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Atlas Shrugged Books

: Ayn Rand : October 10, 1957


Atlas Shrugged was rated as the second most important book for American readers by one major study, behind only the Bible.  The author, Ayn Rand, is one of the most original and insightful philosophers of modern times, and the only one who glorifies work, achievement, individualism, and free markets.

Atlas is about a society where things start falling apart when those who create value are sacrificed for the sake of those who only consume.  If you want to see this scenario in action, just look at the current state of Venezuela.

As good a summary as any can be found in the book written by Atlas fan and Lululemon founder Chip Wilson:

Atlas Shrugged is about a lot of things, but to put it most simply, it tells the story of a few visionary innovators on a quest to be great people and to produce a great product. There’s Dagny Taggart, the professional woman in her early thirties who keeps her family’s railroad empire running (despite her brother’s incompetence). There’s Dagny’s love interest, industrialist Hank Rearden, who invents a new metal alloy stronger than steel, and who must overcome the schemes of politicians and relatives who, unable to create greatness of their own, suck the life out of Hank. Then there’s John Galt, the mysterious engineer, and philosopher who remains mostly unidentified through much of the story. The question, “Who is John Galt?” is a major recurring theme in Atlas Shrugged and is a phrase that has since become a cultural touchstone of its own. Atlas Shrugged was my first major introduction to the idea of elevating the world from mediocrity to greatness through individual creativity, dedication, and vision.

As a person, Ayn Rand was just as interesting as her work.  Born in Russia, she escaped a life of dreary socialism and ended up in Los Angeles, where she had a chance meeting with a famous director, which led to her writing Hollywood screenplays before being able to devote full time to her books. It was also in Hollywood that she met a good-looking young actor who became her husband.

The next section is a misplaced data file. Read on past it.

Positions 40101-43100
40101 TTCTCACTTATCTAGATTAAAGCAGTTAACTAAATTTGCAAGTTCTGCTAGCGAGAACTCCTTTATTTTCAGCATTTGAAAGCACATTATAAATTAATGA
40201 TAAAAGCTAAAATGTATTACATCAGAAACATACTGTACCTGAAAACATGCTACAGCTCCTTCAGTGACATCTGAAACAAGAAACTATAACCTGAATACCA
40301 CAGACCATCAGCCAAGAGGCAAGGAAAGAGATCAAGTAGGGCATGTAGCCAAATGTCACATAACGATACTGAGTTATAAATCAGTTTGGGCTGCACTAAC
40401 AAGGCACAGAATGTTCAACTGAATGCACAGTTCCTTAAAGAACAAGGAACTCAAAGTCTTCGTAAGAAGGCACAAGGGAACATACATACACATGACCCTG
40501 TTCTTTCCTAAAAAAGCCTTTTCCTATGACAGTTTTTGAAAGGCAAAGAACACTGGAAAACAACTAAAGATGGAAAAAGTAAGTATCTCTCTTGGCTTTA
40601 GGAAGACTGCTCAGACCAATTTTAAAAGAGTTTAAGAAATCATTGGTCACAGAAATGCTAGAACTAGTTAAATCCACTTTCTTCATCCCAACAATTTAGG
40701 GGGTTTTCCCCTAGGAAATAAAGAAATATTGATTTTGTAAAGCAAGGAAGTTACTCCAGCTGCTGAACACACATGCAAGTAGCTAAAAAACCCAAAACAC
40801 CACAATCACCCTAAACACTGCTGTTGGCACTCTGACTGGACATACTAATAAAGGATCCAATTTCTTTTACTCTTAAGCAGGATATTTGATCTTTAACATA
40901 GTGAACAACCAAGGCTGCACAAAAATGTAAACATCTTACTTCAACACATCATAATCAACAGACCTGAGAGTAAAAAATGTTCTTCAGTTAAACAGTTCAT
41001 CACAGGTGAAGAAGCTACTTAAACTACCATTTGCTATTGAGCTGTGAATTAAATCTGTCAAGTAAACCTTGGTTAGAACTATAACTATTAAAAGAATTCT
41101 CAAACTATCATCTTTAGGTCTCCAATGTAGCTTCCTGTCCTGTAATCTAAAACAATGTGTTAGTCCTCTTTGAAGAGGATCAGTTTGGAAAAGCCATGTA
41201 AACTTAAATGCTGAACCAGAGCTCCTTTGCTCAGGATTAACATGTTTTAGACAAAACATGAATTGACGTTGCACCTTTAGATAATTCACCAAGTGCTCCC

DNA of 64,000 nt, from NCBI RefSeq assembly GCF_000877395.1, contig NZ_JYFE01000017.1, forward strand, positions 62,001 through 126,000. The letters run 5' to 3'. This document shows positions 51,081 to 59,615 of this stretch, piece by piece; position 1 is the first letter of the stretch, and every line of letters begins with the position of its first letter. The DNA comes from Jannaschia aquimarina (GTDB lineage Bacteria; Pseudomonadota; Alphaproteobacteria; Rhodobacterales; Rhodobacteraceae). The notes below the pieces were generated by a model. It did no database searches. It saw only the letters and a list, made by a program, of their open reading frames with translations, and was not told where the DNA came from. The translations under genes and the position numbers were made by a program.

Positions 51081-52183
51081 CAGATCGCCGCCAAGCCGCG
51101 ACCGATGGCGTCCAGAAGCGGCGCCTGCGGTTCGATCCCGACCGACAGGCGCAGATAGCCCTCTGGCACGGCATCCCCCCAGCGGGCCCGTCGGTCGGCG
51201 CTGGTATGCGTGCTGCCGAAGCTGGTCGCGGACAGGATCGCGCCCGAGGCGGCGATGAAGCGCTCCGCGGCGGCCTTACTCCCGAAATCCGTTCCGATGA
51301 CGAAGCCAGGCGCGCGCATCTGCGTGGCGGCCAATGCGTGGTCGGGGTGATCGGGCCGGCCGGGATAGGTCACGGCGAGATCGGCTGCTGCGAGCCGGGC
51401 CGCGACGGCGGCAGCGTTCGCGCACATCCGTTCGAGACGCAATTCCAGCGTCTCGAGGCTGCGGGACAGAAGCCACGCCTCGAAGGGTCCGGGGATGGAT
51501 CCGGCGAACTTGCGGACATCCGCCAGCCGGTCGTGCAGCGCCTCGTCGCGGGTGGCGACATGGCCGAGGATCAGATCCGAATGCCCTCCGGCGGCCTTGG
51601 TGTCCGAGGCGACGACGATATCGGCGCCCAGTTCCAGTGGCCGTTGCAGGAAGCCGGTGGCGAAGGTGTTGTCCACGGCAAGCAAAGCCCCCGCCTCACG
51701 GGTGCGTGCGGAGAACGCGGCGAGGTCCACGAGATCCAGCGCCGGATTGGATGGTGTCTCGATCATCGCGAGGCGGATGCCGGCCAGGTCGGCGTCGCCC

No one can convey her thoughts more clearly than Rand, although all her writing was in English, a second language for her. She came to the US with nothing, and through sheer force of will became one of the great philosophers and novelists of our time.  She did this despite the fact that her philosophy is completely at odds with the reigning intellectual ideas of her – and our – time. We glorify selflessness, and she wrote a nonfiction book called The Virtue of Selfishness.

She was a Russian woman with no money or American contacts writing in a second language stories that featured heroes completely at odds with the mainstream.  Not only did her books get published – not easily – but they were major commercial successes and have never gone out of print.  The Fountainhead was made into a major motion picture starring Gary Cooper. Her writing has influenced many, many people, and usually the sort of people who are most naturally inclined to high achievement.

Her fiction worked because she was a great storyteller, but she also conveyed her ideas in non-fiction books. Very, very few philosophers have been successful both with fiction and non-fiction.

Perhaps the quote that best sums up her work is this one:

My philosophy, in essence, is the concept of man as a heroic being, with his own happiness as the moral purpose of his life, with productive achievement as his noblest activity, and reason as his only absolute.

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